Deep River Walk Trail

Start - Nuyts Car Park, Tinglewood Rd

Length - 4.8km (Loop)

Grade - Orange

Terrain - Single Track, 4x4 Track

Vertical Climb - 207m

Time - 1-2 Hours

Signed - Yes

Date Hiked - 26th September 2020

Best Time - All Year Round

Traditional Custodians - Minang People

Directions - From the centre of Walpole, head west along South Western Hwy until you reach the turnoff for Tinglewood Rd. Turn left and follow this all the way to the car park where you'll find an information board on the western edge of the parking loop.

The Hike - With a full day of exploring Walpole, my camping spot for the night was at the Mt Clare Campsite on the Bibbulmun Track. After walking around the Giant Tingle Tree, the storms had finally arrived that had been promised all day. Driving out to the Mt Clare car park, I made a decision that I wanted to do the Deep River Walk Trail that takes in the section of the Bibbulmun leading past the campsite towards the suspension bridge before looping back up the hill. Figuring I would have enough time before sunset, I start around 4:30pm and made my way into the forest for a trail that I really enjoyed the few times I have visited over the years. 

With the darker clouds now set in for the rest of the afternoon, as soon as I stepped into the forest it was going to be hard to get the best photos. Cranking the ISO to pretty uncomfortable levels, I would have to deal in order to get the shutter speed to a point where the photos weren't super blurry. Immediately the joy of being immersed in the forest was a great feeling and this section of the forest near Walpole is something special. The highlight around here are the Tingle trees, a unique and girthy tree that is only found in this part of the world. A bell shaped beauty, the Red Tingles that you'll see along this hike are magnificent to behold and really make this trail one of the best near Walpole. Initially you pick up the Bibbulmun Track waugyls that are accompanied by some other markers that form part of this walk and the short walk to the summit of Mt Clare. Heading along a vehicle track, the sounds of the birds, the smell of the damp forest and the depth of the greenery really hits you and made for a wonderful way to end a great day exploring trails. 

Passing one of the iconic Tingles that you'll see on this trail, I remembered it from my first visit out here in the summer of 2016. This one is framed nicely in the forest with a little gap in the undergrowth allowing you to fully appreciate the size of these forest giants. Although I was aware that it could rain at any point and I still had to grab my camping gear and walk into camp after this hike, I was taking my time exploring the fringes of the trail to inspect the different wildflowers and plants. Seeing some old favourites like the purple Hovea, Golden Buttercup and Tassel Flowers, I was happy to finally experience this area in the spring. Reaching the side trip to the summit of Mt Clare, there is a wooden board pointing you into the vegetation and it isn't long before you reach a little granite platform. Here I found some lantern shaped blue flowers that I had not seen in this form before. I think they were at the early stage of flowering and looked pretty cool in the low light. This first section of granite is not the summit, instead you head left and follow that trail all the way to the final bit of granite where the nice views are.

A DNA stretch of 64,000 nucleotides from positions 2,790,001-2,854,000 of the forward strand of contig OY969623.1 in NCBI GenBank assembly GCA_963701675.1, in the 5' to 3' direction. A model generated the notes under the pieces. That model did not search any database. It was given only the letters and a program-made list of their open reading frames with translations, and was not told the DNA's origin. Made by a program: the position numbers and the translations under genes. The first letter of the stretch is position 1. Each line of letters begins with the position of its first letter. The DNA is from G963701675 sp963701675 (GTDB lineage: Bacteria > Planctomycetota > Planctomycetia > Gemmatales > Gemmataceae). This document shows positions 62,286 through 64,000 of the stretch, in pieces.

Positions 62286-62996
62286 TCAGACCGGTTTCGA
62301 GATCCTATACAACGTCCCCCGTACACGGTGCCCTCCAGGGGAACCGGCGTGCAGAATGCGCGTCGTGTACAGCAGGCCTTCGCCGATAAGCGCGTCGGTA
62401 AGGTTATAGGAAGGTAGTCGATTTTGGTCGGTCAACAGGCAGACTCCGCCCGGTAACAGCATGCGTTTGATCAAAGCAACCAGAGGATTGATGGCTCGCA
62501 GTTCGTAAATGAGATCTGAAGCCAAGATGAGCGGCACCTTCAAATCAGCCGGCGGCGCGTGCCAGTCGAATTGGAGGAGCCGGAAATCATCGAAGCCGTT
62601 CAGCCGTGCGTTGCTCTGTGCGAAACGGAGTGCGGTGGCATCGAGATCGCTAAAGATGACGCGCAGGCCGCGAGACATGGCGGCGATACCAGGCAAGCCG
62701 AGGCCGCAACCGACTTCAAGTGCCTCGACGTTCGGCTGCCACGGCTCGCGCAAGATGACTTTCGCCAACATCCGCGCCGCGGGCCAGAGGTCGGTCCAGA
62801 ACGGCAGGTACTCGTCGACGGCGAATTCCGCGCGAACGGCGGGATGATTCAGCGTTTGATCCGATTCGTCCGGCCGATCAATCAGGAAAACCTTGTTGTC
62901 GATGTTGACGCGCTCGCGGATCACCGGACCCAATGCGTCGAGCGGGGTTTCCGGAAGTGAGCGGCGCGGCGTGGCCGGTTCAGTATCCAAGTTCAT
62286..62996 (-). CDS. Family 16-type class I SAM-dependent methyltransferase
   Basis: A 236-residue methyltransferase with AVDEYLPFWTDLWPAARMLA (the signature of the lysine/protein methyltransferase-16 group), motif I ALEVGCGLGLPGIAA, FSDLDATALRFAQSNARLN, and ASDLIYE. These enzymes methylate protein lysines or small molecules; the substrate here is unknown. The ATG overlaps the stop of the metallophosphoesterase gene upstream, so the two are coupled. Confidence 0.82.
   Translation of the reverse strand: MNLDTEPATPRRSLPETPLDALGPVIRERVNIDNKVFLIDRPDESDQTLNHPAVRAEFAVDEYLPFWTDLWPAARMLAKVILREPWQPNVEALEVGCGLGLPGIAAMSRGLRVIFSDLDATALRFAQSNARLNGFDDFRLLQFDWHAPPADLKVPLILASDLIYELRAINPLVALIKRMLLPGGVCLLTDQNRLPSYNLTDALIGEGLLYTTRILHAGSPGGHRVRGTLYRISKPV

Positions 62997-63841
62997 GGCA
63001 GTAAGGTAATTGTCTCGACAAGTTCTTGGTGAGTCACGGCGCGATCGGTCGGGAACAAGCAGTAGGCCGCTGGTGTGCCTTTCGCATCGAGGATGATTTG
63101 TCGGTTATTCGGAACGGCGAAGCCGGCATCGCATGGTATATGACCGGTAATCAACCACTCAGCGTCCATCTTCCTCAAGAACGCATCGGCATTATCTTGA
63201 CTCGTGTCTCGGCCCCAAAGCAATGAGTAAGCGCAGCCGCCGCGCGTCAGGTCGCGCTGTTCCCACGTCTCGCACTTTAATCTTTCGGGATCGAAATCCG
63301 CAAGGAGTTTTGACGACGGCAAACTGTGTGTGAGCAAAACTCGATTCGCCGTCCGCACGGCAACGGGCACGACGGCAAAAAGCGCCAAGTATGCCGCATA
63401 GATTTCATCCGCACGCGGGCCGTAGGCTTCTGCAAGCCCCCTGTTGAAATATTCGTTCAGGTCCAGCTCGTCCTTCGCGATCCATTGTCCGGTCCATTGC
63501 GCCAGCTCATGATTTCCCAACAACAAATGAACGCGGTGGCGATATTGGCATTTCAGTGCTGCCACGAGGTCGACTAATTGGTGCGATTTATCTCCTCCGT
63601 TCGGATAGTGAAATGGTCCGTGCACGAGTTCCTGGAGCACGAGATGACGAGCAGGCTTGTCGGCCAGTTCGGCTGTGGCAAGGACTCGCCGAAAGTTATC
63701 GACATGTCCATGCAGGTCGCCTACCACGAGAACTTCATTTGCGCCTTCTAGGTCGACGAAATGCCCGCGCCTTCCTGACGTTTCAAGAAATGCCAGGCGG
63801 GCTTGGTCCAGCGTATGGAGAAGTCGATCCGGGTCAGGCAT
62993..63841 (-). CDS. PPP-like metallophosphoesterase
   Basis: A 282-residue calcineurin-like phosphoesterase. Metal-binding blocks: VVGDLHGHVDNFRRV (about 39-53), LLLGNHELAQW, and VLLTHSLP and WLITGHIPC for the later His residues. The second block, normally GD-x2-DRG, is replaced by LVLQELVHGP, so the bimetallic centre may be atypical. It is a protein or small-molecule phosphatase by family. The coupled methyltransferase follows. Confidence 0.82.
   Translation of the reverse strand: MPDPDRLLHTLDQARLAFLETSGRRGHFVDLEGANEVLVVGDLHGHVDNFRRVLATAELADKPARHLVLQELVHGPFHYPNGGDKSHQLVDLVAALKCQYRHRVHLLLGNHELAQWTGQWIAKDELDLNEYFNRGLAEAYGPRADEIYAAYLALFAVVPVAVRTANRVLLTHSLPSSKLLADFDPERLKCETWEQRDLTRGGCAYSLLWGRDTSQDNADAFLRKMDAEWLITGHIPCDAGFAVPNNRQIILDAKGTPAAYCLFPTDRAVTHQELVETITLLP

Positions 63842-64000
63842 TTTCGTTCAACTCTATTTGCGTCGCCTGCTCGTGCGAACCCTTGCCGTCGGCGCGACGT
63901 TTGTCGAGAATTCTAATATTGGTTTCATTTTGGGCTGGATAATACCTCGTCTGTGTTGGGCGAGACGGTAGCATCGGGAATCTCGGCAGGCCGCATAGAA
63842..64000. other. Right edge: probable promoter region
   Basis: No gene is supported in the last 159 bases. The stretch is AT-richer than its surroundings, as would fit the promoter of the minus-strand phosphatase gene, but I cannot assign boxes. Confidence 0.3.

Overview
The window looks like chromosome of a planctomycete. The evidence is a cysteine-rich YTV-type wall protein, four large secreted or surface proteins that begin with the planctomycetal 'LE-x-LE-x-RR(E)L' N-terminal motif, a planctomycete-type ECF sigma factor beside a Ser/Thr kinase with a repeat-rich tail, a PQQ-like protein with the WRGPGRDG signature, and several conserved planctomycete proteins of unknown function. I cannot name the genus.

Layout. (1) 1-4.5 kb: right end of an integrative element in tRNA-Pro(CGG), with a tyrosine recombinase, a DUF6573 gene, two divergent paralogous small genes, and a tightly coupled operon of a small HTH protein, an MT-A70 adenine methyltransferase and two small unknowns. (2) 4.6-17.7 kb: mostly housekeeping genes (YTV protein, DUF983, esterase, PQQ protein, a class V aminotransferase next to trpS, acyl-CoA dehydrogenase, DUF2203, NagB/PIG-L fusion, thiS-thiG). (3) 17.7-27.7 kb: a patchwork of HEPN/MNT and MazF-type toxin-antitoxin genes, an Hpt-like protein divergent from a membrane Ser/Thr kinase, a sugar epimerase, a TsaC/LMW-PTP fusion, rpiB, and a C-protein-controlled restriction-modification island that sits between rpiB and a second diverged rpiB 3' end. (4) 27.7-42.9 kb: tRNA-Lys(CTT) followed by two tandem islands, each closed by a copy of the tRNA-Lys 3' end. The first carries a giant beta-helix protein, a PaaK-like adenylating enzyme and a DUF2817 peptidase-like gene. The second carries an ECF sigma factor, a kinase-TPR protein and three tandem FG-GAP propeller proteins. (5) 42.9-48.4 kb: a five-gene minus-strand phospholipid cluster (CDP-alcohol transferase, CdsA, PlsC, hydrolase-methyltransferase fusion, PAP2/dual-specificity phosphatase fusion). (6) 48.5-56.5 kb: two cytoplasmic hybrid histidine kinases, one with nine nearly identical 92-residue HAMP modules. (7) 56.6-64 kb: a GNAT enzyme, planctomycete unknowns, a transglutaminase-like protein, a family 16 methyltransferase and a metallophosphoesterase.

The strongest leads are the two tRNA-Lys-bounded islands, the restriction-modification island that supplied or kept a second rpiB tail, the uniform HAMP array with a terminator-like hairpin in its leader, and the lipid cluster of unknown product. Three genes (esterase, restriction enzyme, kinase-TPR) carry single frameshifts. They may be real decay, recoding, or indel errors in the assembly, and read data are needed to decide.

I saw nice views but it takes a bit of wandering around to get the right perspective. On my previous visits the views were a little limited thanks to the cloud cover but this time they were dark enough to provide a really cool contrast to the scene. There was still a calmness to the air with the occasional rumble of thunder in the distance and I really enjoyed standing there taking in the moody scenes of rolling hills in the distance covered in excellent Karri and Tingle forest. Having a bigger zoom on this new lens was really nice here with the ability to get the tallest of the branches in the foreground and the deep forest in the background. It was a nice moment but I was aware that the storm wouldn't hold off forever. Doubling back, I was keen to see if anyone was at the Mt Clare Campsite and I was also looking forward to the run down the hill where I knew I would be immersed in some amazingly damp and green forest. Rounding a corner and seeing the Triple Tingles of the campsite, it brought a big smile to my face as this is one of the best campsites on the whole track.